Retired cops to police city library

PAUL BILODEAU/Staff file photo. Sawyer Free Library on Dale Avenue in Gloucester has hired six security guards to police the stacks and grounds starting Feb. 5. Most of the six are retired Gloucester police officers. 

Visitors to Gloucester's Sawyer Free Library can expect to see some new personnel — uniformed security officers aimed at keeping tabs on their safety and maintaining the library's peace — beginning next week.

The library's Board of Trustees is bringing aboard six former police officers — most retirees from the Gloucester Police Department — to keep watch over the library and its patrons. At least one officer will be on duty during all times the library is open to the public, according to trustees' spokesperson Tracy Davis.

The safety and security expansion project is expected to cost about $140,000 annually, library Board of Trustees President John T. Brennan said in a phone interview Monday. The addition of the safety officers is slated to take effect next Tuesday, Feb. 5. Davis said the cost will be paid fully from the library's budget, which is supported by state grants and $1.13 million in city funds for its day-to-day operations.

The action is the latest in a series of safety and security upgrades at the library that has included staff training with city police, a steady round of property checks by the Gloucester Police Department and  an improved surveillance camera system. New security safeguards now include a requirement that anyone seeking to use a restroom show a library card to gain access.

"We're taking library safety very, very seriously," Brennan said in the phone interview, "and this is part of our expression of that."

"We continue to strive to strike a balance between offering a broad open door policy for all community members and ensuring a safe, secure environment," Brennan said in a prepared statement issued earlier Monday. "People of all ages from across Gloucester count on Sawyer Free Library to be a warm and welcoming place and feel safe to pursue their informational, educational, and recreational needs — from reading books with children to accessing technology like computers and the internet.”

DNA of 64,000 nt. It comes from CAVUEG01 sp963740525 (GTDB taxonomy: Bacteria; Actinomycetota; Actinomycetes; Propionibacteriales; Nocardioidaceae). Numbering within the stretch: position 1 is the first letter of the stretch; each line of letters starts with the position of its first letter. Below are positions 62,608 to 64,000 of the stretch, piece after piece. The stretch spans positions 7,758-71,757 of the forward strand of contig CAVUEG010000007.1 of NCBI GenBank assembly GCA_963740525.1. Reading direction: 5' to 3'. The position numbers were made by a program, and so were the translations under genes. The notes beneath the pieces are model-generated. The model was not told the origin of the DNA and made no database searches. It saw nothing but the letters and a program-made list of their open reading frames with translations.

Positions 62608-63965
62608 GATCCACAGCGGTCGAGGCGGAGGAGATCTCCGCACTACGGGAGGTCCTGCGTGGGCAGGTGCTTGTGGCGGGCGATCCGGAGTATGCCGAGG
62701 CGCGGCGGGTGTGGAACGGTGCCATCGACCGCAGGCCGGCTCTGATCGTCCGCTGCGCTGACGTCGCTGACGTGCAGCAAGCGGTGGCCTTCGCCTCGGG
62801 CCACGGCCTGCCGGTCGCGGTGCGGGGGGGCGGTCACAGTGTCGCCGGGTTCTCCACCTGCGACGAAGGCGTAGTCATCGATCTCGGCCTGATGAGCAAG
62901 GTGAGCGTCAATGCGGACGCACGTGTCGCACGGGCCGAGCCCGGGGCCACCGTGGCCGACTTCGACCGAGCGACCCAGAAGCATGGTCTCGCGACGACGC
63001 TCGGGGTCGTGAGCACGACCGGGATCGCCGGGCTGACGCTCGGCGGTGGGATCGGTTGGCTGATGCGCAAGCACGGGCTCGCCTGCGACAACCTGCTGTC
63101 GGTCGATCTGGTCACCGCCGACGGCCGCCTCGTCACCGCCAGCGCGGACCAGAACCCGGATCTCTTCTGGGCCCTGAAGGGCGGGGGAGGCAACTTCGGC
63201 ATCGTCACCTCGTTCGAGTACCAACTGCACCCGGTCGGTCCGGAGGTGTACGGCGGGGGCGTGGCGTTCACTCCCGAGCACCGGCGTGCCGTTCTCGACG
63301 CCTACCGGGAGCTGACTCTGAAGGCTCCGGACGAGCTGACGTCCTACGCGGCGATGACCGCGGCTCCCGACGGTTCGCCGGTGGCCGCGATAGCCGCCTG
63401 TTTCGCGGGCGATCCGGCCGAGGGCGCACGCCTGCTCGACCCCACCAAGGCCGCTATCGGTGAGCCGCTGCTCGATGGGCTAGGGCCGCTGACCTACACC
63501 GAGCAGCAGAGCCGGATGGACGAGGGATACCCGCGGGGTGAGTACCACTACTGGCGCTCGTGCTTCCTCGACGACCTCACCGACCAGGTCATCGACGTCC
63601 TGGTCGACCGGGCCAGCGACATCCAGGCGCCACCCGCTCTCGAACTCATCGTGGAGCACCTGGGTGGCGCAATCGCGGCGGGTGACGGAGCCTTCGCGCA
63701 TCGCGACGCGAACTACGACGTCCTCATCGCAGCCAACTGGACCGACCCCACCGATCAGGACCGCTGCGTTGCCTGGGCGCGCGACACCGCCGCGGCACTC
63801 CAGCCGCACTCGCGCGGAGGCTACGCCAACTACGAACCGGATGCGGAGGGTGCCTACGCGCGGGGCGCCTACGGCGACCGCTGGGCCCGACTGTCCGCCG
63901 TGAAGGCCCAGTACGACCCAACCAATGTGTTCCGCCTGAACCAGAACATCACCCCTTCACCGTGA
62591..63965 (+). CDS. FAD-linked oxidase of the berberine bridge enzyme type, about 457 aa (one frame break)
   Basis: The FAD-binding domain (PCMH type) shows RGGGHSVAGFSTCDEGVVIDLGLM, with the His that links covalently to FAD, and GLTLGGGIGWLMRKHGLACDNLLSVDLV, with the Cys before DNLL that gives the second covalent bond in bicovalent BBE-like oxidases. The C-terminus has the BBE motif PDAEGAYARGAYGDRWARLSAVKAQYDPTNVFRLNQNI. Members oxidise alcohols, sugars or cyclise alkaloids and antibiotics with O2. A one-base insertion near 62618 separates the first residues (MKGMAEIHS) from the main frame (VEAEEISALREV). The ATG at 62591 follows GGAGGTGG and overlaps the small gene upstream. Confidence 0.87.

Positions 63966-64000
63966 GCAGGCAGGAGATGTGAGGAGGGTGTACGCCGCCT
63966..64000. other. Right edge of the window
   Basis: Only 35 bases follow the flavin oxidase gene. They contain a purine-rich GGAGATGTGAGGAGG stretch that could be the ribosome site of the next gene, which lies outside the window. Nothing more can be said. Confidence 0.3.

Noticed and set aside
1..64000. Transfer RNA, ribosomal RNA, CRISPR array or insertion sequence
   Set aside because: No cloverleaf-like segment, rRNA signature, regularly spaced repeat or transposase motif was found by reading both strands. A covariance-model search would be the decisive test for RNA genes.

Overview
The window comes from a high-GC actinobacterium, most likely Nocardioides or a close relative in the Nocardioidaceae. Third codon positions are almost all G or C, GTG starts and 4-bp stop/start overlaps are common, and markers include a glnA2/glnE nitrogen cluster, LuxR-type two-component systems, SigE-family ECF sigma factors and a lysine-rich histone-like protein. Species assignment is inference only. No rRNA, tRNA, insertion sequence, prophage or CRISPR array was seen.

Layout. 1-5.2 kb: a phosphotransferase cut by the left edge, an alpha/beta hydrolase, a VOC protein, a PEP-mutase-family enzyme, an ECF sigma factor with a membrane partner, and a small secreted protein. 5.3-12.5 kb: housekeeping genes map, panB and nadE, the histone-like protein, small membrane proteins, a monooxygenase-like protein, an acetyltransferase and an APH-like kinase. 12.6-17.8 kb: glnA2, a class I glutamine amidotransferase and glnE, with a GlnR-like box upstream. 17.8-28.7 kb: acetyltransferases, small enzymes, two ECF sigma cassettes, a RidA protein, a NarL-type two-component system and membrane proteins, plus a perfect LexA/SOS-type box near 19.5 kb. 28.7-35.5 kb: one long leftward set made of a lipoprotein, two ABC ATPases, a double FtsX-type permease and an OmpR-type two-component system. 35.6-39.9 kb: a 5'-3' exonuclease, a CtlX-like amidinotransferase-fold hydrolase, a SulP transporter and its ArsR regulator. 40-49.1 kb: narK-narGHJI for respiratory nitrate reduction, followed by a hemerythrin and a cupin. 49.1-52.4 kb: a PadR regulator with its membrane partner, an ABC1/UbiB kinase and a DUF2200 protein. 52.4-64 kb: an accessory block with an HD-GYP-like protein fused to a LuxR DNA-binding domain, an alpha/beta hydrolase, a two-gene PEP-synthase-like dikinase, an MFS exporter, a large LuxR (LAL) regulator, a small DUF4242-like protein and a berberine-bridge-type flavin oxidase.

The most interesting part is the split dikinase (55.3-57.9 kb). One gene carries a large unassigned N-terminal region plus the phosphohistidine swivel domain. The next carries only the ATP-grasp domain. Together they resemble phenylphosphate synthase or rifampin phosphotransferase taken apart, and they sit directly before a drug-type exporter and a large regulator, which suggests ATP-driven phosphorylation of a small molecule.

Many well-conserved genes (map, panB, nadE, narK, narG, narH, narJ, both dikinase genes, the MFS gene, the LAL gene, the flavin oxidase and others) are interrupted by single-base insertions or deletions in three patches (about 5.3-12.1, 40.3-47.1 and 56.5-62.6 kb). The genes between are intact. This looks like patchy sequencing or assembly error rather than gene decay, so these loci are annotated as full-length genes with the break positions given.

The safety and security of the library — especially from drug-related activity — has regularly come under scrutiny in recent years. While officials have noted that other public buildings in Gloucester and elsewhere face similar challenges, reports of police actions in the area of the library routinely recount the recovery of discarded hypodermic needles inside and outside the facility, and the presence of "unwelcome guests" who use it as something of a shelter when other public buildings and the Action Inc. and Grace Center facilities are closed.

Those issues burst into the spotlight Oct. 15, when police summoned by library staffers rushed into a men's room adjacent to the children's room and arrested two men accused of making a heroin deal. One man is also accused of using the drug at the sink.

That spurred the move to require a library card to gain restroom access. But a number of issues have persisted – including this past Saturday, when police responded to a call reporting an unwelcome guest and police ordered the person to leave while also issuing a no-trespassing citation.

Brennan said the fact that the security officers — who will not be armed or have police authority to make arrest — are locally-based should help the project. The security corps is being headed by city Traffic Commissioner Larry Ingersoll, a retired Gloucester policeman, through a new provider formed by Ingersoll and fellow retired police Officer Ernest Curtis.

"These are area guys who know what it takes to meet the library's needs," Brennan said. "One of the things that's good about it is they have a basis of understanding of the patrons, and they have an understanding of the pattern of activity."

Davis said the security schedules are coordinated to provide coverage for all 59 1/2 hours of the library's weekly schedule.

“We hope that the security officers and the other recent upgrades will be a welcome addition to (the library)," Brennan said. "The fact is, people can and should feel safe at their local library, and it is an important message we need to send out to the community."

Ray Lamont can be reached at 978-675-2705, or

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